Air pollution might appear to be a temporary inconvenience when you are outside and soon as you get inside your home or any other building, you forget about it. This has been our attitude towards these toxins for a long time and subsequently, due to our negligence, we are now witnessing a variety of world-wide effects not seen in our previous history.
Air pollution has a direct and immediate impact on human health in multiple ways. Lethality of outdoor contaminants can be gauged by the fact that it causes approximately three million deaths annually around the world. In this article, we will discuss the different short and long-term implications of what some of these toxins can do to our bodies.
Loss of Bone Density
Bones with thin density are more prone to fractures. In medical terms, the condition is called osteoporosis and usually affects elderly people. But a recent study indicates that there might be a link between osteoporosis and air pollution.
Car Emissions can Reduce the Levels of Parathyroid Hormone
Researchers have noted that individuals (regardless of age), who are more exposed to automobile emissions, experience a drop in their parathyroid hormone levels. This hormone is responsible for the construction and protection of bone mass.
A direct measurement of bone density also indicates that people living in a heavily polluted neighborhood, such as in some communities in China and India, experience rapid drops in their bone densities as compared to the residents of less polluted areas. In the U.S., pollutants from vehicles are more controlled due to the high set of federal regulations placed on the automotive indstry.
Poor Quality of Sperm
According to a research published in the Occupational and Environmental Medicine, air pollution is somehow linked to lower quality sperm. Scientists have found out that solid matter particles suspended in the outside air have adverse effects on the shape and size of human sperm. Low sperm quality can lead to infertility. It is worth mentioning that these toxins from the air can affect the male reproduction activity within the span of 90 days.
Air pollution also has an adverse impact on the physiology of kidney. According to a study conducted in the domain of Nephrology, kidneys are even sensitive to low levels of pollution which is often not classified as hazardous by Environmental Protection Agency.
The research also looked into the pollution level in the areas where the veterans had previously served to find the effects of increased level of pollution. The report concluded with a very alarming verdict that no level of air pollution can be called safe for kidneys health.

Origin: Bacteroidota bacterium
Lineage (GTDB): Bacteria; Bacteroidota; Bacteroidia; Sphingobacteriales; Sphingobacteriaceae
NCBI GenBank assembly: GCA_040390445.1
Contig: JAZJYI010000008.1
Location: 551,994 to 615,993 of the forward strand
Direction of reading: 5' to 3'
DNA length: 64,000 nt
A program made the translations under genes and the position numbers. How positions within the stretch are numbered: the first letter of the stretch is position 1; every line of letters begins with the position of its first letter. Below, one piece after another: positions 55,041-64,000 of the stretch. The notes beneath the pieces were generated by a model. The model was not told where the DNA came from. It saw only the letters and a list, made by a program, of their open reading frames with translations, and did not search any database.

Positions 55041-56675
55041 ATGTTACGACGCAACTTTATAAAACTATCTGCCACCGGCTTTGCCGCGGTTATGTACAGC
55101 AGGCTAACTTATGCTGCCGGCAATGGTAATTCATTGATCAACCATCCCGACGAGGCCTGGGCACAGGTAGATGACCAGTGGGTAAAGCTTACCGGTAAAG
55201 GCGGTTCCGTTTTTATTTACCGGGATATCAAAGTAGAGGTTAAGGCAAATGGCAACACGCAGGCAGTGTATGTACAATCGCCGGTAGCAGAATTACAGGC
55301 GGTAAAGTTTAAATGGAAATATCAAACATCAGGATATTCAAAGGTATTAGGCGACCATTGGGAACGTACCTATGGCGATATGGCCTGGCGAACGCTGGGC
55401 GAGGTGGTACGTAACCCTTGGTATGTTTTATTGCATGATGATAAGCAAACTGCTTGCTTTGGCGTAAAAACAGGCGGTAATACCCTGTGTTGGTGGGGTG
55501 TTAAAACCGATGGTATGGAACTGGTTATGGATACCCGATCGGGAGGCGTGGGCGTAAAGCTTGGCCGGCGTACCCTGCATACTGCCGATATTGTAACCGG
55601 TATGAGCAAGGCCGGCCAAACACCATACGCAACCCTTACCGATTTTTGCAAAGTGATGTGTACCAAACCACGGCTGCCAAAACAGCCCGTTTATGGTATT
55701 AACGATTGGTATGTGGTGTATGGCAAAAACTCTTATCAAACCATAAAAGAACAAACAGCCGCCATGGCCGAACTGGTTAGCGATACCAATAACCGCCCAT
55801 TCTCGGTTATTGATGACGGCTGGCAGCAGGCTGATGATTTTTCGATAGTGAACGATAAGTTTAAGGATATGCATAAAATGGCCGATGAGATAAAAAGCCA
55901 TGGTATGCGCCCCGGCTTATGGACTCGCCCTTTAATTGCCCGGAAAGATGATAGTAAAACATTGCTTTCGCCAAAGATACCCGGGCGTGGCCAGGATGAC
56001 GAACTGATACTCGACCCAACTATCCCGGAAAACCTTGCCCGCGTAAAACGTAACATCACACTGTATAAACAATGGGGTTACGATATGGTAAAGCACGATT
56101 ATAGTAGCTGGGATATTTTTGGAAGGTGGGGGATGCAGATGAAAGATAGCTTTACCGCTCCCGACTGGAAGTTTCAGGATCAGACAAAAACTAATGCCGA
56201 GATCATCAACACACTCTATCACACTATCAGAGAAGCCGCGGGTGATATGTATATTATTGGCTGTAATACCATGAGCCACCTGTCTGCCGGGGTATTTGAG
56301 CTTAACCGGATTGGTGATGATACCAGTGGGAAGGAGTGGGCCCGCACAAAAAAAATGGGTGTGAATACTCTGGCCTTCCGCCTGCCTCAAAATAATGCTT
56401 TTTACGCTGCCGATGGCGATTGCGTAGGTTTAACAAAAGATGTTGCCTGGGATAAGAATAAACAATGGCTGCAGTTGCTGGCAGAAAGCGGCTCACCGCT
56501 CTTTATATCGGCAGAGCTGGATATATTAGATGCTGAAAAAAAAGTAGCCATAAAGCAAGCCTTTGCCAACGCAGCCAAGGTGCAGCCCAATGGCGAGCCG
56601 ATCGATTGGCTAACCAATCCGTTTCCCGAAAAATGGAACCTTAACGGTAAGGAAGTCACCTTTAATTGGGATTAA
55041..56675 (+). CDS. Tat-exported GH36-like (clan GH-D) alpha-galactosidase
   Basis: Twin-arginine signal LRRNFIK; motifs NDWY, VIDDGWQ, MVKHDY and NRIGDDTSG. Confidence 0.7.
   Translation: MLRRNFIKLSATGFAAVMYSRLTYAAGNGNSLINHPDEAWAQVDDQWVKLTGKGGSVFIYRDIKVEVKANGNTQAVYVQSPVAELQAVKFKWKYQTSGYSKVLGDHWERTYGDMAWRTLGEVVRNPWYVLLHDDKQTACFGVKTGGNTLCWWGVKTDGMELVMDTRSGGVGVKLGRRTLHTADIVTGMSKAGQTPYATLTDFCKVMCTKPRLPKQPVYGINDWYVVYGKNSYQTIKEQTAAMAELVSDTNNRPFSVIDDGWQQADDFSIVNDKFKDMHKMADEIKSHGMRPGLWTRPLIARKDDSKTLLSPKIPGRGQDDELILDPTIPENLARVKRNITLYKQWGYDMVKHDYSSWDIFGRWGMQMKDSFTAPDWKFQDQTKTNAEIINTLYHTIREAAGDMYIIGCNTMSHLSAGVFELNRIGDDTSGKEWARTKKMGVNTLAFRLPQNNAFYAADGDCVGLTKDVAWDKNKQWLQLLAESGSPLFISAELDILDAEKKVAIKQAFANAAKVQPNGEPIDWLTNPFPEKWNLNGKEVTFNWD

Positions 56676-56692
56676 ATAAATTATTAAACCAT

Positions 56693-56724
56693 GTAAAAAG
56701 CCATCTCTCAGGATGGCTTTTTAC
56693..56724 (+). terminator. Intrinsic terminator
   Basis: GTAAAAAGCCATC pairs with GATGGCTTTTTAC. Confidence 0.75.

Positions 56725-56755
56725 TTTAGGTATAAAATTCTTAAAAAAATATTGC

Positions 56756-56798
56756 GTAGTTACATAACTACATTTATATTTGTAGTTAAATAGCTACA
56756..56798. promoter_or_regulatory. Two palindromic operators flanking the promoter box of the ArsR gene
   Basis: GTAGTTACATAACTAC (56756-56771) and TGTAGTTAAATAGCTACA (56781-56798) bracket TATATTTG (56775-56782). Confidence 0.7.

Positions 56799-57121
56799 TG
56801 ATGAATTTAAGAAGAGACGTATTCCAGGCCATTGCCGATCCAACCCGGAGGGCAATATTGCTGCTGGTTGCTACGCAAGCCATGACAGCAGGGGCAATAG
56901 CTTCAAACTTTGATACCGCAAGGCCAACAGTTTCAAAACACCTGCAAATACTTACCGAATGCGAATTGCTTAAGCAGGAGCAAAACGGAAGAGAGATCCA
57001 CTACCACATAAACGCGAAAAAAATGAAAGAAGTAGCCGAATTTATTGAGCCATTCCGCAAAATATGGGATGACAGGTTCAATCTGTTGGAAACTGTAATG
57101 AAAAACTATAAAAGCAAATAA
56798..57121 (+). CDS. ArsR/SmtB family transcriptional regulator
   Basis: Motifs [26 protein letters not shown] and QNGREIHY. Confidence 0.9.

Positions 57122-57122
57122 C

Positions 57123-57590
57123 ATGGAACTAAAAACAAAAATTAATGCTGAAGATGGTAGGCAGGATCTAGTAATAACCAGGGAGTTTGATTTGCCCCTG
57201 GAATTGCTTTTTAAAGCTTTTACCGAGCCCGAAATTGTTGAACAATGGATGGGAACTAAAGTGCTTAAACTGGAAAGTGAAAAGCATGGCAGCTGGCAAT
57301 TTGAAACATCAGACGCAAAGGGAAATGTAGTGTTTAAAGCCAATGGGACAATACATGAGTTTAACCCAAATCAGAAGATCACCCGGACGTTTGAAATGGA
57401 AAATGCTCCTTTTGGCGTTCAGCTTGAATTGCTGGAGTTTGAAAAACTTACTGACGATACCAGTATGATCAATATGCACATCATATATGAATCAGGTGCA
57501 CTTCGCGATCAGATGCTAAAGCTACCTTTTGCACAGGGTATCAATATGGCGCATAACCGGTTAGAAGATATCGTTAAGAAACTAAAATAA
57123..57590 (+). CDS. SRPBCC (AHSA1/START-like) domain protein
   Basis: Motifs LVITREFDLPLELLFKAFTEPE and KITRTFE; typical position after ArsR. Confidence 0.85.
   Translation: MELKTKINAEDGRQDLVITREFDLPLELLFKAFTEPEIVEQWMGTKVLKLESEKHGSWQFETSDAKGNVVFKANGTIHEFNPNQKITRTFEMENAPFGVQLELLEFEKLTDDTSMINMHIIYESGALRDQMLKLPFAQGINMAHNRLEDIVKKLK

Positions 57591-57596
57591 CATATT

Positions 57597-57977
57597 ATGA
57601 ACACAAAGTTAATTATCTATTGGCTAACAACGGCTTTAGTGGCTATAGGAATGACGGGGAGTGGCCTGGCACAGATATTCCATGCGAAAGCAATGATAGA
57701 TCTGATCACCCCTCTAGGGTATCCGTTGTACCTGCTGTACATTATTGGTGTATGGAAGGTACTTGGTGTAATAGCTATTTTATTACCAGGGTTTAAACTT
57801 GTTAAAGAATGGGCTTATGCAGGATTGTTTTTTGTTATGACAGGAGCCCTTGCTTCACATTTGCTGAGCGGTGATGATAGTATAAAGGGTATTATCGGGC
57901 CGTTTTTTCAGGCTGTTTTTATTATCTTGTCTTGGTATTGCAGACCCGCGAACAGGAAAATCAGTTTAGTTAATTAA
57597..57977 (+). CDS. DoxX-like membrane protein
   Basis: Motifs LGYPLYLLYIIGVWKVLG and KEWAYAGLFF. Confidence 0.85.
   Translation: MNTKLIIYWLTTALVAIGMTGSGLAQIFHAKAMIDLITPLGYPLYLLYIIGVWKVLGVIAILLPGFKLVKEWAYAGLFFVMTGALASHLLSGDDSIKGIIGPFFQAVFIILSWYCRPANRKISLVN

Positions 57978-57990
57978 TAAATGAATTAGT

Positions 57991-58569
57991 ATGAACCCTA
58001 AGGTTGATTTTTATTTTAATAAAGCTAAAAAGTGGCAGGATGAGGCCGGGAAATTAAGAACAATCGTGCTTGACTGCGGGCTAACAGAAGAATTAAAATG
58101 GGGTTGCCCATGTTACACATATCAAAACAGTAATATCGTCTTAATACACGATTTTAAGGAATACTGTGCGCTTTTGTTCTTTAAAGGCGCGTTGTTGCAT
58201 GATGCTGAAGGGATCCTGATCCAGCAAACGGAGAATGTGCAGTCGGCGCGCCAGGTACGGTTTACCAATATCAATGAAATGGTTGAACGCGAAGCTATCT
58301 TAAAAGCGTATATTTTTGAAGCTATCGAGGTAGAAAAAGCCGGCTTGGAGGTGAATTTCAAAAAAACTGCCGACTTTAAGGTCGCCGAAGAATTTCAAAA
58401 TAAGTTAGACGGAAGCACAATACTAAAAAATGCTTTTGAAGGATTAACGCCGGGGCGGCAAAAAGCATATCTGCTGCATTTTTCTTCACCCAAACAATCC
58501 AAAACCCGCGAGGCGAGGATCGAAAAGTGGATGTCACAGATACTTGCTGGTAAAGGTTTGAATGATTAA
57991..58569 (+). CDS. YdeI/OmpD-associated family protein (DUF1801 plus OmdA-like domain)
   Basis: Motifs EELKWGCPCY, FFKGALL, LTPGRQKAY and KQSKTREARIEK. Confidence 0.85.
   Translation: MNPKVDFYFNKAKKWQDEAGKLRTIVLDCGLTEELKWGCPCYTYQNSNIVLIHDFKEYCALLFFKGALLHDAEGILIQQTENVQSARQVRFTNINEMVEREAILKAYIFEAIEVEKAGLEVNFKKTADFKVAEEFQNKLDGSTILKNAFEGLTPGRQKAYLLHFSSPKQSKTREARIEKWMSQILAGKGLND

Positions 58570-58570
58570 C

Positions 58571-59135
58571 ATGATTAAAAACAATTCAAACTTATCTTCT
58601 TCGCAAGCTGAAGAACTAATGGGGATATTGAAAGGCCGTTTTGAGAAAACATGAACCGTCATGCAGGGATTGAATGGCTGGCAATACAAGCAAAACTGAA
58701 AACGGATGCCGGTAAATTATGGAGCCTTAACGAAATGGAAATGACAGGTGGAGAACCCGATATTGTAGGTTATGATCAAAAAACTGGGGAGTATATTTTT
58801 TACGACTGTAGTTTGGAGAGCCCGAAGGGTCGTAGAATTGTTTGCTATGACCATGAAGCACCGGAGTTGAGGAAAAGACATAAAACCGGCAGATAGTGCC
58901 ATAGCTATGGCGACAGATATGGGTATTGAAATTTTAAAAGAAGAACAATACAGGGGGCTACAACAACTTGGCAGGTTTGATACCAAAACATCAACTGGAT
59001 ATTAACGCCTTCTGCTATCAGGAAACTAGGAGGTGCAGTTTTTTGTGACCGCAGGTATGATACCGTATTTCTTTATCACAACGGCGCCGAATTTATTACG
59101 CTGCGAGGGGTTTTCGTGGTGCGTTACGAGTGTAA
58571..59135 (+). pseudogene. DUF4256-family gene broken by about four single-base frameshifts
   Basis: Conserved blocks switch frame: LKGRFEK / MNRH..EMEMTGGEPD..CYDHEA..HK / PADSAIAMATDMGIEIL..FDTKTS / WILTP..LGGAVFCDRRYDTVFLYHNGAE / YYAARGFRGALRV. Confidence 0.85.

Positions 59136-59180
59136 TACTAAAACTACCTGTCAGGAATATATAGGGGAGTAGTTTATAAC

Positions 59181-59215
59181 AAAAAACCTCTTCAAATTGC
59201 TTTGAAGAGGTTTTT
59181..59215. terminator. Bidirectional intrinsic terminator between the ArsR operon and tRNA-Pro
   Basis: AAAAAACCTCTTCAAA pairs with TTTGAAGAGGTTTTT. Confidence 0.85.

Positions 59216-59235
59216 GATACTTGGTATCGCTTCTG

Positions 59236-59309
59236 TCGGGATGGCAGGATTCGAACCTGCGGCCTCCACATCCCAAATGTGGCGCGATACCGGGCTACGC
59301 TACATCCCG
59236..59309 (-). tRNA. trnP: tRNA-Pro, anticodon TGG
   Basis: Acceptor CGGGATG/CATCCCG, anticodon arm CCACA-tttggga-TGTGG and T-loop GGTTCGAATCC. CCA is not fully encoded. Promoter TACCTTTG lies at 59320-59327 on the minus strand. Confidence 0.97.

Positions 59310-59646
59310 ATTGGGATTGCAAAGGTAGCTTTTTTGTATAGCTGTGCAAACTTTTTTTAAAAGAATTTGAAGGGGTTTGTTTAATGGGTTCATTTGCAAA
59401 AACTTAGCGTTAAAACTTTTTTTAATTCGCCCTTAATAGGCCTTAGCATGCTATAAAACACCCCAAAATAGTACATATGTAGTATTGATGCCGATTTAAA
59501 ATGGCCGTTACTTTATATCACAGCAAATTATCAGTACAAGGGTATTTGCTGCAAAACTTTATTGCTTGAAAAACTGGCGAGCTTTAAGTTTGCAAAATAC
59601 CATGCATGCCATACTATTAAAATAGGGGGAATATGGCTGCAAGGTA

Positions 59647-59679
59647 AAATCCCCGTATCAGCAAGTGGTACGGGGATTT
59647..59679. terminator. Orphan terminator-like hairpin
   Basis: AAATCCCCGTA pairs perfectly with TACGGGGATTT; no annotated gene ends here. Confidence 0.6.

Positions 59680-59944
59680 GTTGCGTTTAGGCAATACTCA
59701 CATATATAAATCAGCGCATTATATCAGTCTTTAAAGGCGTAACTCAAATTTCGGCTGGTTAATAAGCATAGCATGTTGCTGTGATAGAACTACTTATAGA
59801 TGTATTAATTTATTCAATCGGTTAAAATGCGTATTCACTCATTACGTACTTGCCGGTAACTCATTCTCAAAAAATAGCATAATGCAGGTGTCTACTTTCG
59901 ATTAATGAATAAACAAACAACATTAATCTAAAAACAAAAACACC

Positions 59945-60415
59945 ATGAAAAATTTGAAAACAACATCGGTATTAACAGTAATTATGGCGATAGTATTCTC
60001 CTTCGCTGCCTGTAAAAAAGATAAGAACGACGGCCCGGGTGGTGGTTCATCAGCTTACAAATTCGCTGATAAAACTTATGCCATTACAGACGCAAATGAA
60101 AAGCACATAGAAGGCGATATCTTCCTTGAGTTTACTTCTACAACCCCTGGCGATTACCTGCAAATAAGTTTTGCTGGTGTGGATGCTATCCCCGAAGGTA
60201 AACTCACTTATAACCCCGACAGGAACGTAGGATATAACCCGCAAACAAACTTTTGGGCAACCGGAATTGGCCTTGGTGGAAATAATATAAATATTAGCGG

Risk of Stroke
According to CDC, strokes are one of the leading causes of deaths in the U.S. It also results in a large number of long-standing disabilities. Scientists have gone through a large medical record accounting more than six million deaths in different countries over the course of 66 years to find a correlation between air pollution and stroke.
They have discovered some loose and tight pointers regarding the association of pollution and its adverse results of strokes (deaths and disabilities).
Hypertension and High Blood Pressure
A study conducted in five European countries concludes that air pollution can be a reason behind more cases of hypertension and high blood pressure. All the 41,000 people who were part of the study were not suffering from any cardiovascular complication at the start of the study. But over a short time period, around 15 percent of the individuals who participated in the study had developed the issue of hypertension.
Complications of Pregnancy
A research study has been conducted on a mouse to find the impact of air pollution on pregnancy. Researchers have found out that particulates of burning fossil fuel can increase the risks of premature births and low birth weight. Even though the subject of the study was mice, it still provides another underlying reason for premature births in the human population.
A report indicates that air pollution also has its detrimental effects on our mental well-being. The study has taken a survey in different cities regarding mental health and matches it with respective air qualities. It indicates that, in the cities with increased levels of air pollution, more people have reported the instances of mental distress.
Air pollution is our collective problem and hence we can only tackle it through a joint effort. However, on an individual level, using air pollution masks while commuting through rush hours, having better air quality at home (through more vegetation around and different HVAC measures), a healthy diet and regular exercise might help in balancing out the toxic effects of these contaminants.